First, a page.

Last week I put together the pictures. I am a big fan of Compfight.com, a search engine that lets you search for high quality images which are creative commons licensed. It was obvious from our conversation that these pictures needed to be exciting and engaging, so I used compfight to find a set of pictures which I hoped would genuinely engage him and the rest of my reluctant writers. I feel strongly that you need to have high production values for things you make for the classroom, so I used Apple’s Pages to put together a sheet that would complement these exciting pictures.

Last week we began, and the results have been fantastic! There was great excitement when I revealed the full colour pictures I had printed for them, and a genuine scramble for children to get the ones that grabbed their interest (some had chosen to go for wildlife rather than cars as their subject). The best part is that in two short sessions several of the pupils who were making no attempt to organize their ideas into sentences have started to do so. We still have a lot of work to do, but they are really starting to try to improve their writing as they want to do their best at this activity. Our last session ended with them all imploring me to let them take them home, something which really surprised me coming from these children. “My Mum will work on it with me because she loves cars too and she will remind me to do my car work.”

Just a simple idea, but one I thought was worth sharing. It just shows how taking some time to listen to children’s interests can reap rewards in terms of their engagement and effort. Hopefully, as this is something they have engaged with well, they will be willing to return to it to try to edit and improve their sentences.


1:1- Using twitter to get a young class to the right resources

October 11, 2009

One of the fundamental issues in a 1:1 primary classroom is getting the children to the websites they are meant to be using as quickly and painlessly as possible. In a conventional classroom you can just hand out copies of worksheets and resources to different groups, but when working with web based tools this is much harder to organise. My class of 8 year olds find copying exact URLs very difficult, due to their still developing typing and reading skills.There is no way there are going to copy ‘http://www.bbc.co.uk/schools/ks1bitesize/numeracy/numbers/index.shtml’ just to get to a quick maths game, and a google search could land them anywhere on the net.

Therefore I had to find a way to get them all on the same page (or differentiated pages) quickly before we could get anything done.

Edmodo
In the summer I thought Edmodo would be the answer to this. This service provides a private, walled, twitter like service which you can restrict to your classroom. I had visions of using this to send out links to the class, but in practice it didn’t work for the stage we are at. My class are still learning about logins and remembering passwords, and the process of having to log into something before they could find where they needed to go (and possibly log in to that service as well) took some considerable time. Edmodo also lets them communicate with the class by sending out short messages, and they soon discovered this and my own messages to links I wanted them to visit were drowned in a timeline of noisy classroom discussion!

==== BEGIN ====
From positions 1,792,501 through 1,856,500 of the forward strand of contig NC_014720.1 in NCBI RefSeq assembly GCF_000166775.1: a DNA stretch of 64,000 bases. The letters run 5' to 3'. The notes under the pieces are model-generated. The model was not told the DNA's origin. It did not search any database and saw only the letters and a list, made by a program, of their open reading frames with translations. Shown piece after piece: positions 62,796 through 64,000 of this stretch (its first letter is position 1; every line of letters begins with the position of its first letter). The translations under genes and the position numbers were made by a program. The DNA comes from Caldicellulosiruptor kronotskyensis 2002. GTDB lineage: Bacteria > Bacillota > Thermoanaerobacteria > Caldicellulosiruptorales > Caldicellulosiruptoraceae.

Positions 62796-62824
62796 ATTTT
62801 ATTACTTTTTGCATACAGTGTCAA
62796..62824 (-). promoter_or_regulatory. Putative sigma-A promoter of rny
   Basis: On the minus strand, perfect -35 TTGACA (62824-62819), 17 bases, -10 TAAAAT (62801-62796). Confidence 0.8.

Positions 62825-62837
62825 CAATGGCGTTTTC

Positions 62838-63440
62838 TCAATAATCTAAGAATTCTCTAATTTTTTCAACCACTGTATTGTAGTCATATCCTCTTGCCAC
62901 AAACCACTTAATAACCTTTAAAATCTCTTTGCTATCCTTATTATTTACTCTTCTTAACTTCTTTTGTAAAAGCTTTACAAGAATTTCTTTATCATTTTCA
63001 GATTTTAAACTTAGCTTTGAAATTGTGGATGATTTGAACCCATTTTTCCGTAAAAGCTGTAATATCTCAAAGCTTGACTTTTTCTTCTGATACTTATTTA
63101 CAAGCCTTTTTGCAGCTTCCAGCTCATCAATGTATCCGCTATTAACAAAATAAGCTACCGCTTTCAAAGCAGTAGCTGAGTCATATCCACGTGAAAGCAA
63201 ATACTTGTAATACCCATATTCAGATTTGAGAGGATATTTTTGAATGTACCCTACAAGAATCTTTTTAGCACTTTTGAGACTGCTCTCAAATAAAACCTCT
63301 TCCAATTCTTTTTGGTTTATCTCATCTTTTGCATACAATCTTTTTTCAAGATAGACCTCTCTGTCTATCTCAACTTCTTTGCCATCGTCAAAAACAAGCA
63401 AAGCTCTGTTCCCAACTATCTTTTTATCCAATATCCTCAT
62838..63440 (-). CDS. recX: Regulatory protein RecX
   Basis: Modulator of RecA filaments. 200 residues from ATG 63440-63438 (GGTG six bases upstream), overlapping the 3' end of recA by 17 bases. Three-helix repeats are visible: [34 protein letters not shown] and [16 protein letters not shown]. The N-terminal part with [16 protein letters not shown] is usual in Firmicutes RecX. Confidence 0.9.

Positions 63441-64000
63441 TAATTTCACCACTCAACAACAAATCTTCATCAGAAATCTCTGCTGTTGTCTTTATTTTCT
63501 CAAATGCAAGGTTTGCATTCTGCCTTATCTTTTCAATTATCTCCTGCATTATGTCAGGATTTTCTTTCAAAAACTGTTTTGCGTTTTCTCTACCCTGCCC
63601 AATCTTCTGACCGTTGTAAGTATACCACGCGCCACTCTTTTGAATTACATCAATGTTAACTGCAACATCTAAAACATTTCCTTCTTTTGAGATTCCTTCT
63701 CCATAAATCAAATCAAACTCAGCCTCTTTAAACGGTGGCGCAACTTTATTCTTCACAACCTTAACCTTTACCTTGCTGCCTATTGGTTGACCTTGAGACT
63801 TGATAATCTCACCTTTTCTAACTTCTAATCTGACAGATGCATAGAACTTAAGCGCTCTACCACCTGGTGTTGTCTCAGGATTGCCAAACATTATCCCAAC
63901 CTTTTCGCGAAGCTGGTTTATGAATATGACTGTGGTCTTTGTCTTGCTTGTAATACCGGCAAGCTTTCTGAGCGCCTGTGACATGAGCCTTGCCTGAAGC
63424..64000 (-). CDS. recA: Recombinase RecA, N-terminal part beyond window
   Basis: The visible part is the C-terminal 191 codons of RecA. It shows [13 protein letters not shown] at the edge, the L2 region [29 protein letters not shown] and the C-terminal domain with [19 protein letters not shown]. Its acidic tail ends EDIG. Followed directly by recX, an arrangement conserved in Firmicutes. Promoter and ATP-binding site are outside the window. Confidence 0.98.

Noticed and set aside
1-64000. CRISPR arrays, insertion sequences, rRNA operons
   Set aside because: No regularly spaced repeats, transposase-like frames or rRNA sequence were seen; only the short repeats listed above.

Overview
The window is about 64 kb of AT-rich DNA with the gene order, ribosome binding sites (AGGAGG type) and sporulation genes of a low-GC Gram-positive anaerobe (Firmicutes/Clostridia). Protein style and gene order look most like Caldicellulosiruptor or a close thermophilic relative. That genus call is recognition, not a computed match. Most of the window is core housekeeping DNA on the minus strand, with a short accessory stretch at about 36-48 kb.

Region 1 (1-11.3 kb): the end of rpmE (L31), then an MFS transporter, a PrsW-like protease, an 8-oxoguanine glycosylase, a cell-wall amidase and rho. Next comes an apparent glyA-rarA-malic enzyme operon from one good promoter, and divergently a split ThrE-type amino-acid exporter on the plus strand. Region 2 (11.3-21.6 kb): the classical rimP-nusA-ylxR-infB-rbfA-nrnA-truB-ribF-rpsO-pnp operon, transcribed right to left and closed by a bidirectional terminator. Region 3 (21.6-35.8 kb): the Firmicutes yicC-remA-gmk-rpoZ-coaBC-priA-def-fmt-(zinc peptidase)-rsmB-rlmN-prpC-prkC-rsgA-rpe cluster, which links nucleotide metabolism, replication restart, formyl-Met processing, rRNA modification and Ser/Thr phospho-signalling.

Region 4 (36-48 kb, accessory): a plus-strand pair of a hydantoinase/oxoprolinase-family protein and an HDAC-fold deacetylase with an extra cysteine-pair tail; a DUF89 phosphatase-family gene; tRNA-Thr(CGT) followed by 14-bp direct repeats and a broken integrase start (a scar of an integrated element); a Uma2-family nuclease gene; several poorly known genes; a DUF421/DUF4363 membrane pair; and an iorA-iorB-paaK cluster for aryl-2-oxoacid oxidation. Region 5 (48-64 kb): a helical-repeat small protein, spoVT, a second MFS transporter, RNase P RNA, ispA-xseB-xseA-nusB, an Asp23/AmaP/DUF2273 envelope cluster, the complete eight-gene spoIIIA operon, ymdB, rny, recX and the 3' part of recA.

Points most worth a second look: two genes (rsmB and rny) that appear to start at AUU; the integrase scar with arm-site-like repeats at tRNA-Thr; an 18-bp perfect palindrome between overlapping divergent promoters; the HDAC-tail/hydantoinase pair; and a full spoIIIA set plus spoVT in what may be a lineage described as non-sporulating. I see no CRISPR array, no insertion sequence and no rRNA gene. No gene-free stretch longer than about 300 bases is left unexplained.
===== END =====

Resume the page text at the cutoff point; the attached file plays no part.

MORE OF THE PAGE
Twitter
Therefore, I decided to have a re-think, and use something more static and more easily accessible. Basically I decided to set up a twitter account (@4oqlinks), so that I could tweet out links and they would immediately be accessible to the pupils. Now, when I want pupils to go to a certain site I just tweet out a link to it, it updates our twitter feed instantly, and pupils can be on that site in moments by visiting  www.twitter.com/4oqlinks, without needing a login. This is really powerful, as if one student finds a better source of information for what you are working on, you can just tweet it out and the whole class can access it straight away, allowing you to take the lesson in any direction very quickly and easily. This is actually faster and more straightforward than handing out resources on paper!

If you are in a 1:1 environment I would hugely recommend setting up a system like this. It gives you a really quick way to get pupils where you want them to be, and is only as difficult as registering for twitter and making a big sign with the address of your account to put on the wall for the pupils to visit. You can keep the twitter page open on your computer and send out links to your whole class in an instant: much quicker than having them try to copy them from the board!

Now to complicate it: Implementing this in a class home page
However, I was not happy about pupils accessing the twitter page directly because it just wasn’t slick enough! I also wanted to have multiple feeds on the same site, so pupils could see our class news, blog, and links for lessons all on the same page. Therefore, I decided to create a class home page with the feed from twitter as part of it.

I had already bought www.4oq.co.uk so that I could set up google docs accounts for my class, so I set up a google site as the home page for that domain, and embedded a twitter gadget to display the feed on that site, which I could also use for class news and links to regularly used tools. Unfortunately I could not find a way to get any gadgets to open the links in a new page, so users always got their page opening in an unusableframe within the site:
Picture 1